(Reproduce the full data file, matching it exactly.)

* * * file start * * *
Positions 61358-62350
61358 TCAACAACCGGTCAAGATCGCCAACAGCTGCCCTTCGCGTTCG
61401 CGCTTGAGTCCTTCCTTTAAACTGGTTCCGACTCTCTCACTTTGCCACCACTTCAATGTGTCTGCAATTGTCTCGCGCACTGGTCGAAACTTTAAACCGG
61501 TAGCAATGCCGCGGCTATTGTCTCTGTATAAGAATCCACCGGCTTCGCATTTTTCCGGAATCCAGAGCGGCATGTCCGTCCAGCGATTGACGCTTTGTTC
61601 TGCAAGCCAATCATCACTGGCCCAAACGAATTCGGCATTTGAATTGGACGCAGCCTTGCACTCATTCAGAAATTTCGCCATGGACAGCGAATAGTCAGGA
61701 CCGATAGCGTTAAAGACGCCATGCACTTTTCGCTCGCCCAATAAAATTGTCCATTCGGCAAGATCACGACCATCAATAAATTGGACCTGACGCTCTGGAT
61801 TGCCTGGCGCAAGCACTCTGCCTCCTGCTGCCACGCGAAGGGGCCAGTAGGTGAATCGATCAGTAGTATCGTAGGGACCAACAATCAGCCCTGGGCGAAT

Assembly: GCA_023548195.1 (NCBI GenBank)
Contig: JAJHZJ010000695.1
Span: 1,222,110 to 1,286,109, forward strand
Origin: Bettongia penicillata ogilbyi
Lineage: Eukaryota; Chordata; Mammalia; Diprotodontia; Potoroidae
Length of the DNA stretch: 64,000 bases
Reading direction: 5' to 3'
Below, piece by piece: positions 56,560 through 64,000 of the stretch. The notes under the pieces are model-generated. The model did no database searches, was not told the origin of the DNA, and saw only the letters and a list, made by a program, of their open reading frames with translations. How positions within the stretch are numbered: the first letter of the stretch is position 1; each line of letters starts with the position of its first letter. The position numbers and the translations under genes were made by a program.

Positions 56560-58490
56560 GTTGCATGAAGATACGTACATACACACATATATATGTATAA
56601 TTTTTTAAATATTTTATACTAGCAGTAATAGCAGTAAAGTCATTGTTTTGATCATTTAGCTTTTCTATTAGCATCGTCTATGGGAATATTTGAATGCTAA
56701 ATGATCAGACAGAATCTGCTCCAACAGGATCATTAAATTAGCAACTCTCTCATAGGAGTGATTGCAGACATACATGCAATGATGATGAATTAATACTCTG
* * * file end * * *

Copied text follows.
Positions 61358-62350
61358 TCAACAACCGGTCAAGATCGCCAACAGCTGCCCTTCGCGTTCG
61401 CGCTTGAGTCCTTCCTTTAAACTGGTTCCGACTCTCTCACTTTGCCACCACTTCAATGTGTCTGCAATTGTCTCGCGCACTGGTCGAAACTTTAAACCGG
61501 TAGCAATGCCGCGGCTATTGTCTCTGTATAAGAATCCACCGGCTTCGCATTTTTCCGGAATCCAGAGCGGCATGTCCGTCCAGCGATTGACGCTTTGTTC
61601 TGCAAGCCAATCATCACTGGCCCAAACGAATTCGGCATTTGAATTGGACGCAGCCTTGCACTCATTCAGAAATTTCGCCATGGACAGCGAATAGTCAGGA
61701 CCGATAGCGTTAAAGACGCCATGCACTTTTCGCTCGCCCAATAAAATTGTCCATTCGGCAAGATCACGACCATCAATAAATTGGACCTGACGCTCTGGAT
61801 TGCCTGGCGCAAGCACTCTGCCTCCTGCTGCCACGCGAAGGGGCCAGTAGGTGAATCGATCAGTAGTATCGTAGGGACCAACAATCAGCCCTGGGCGAAT

Assembly: GCA_023548195.1 (NCBI GenBank)
Contig: JAJHZJ010000695.1
Span: 1,222,110 to 1,286,109, forward strand
Origin: Bettongia penicillata ogilbyi
Lineage: Eukaryota; Chordata; Mammalia; Diprotodontia; Potoroidae
Length of the DNA stretch: 64,000 bases
Reading direction: 5' to 3'
Below, piece by piece: positions 56,560 through 64,000 of the stretch. The notes under the pieces are model-generated. The model did no database searches, was not told the origin of the DNA, and saw only the letters and a list, made by a program, of their open reading frames with translations. How positions within the stretch are numbered: the first letter of the stretch is position 1; each line of letters starts with the position of its first letter. The position numbers and the translations under genes were made by a program.

Positions 56560-58490
56560 GTTGCATGAAGATACGTACATACACACATATATATGTATAA
56601 TTTTTTAAATATTTTATACTAGCAGTAATAGCAGTAAAGTCATTGTTTTGATCATTTAGCTTTTCTATTAGCATCGTCTATGGGAATATTTGAATGCTAA
56701 ATGATCAGACAGAATCTGCTCCAACAGGATCATTAAATTAGCAACTCTCTCATAGGAGTGATTGCAGACATACATGCAATGATGATGAATTAATACTCTG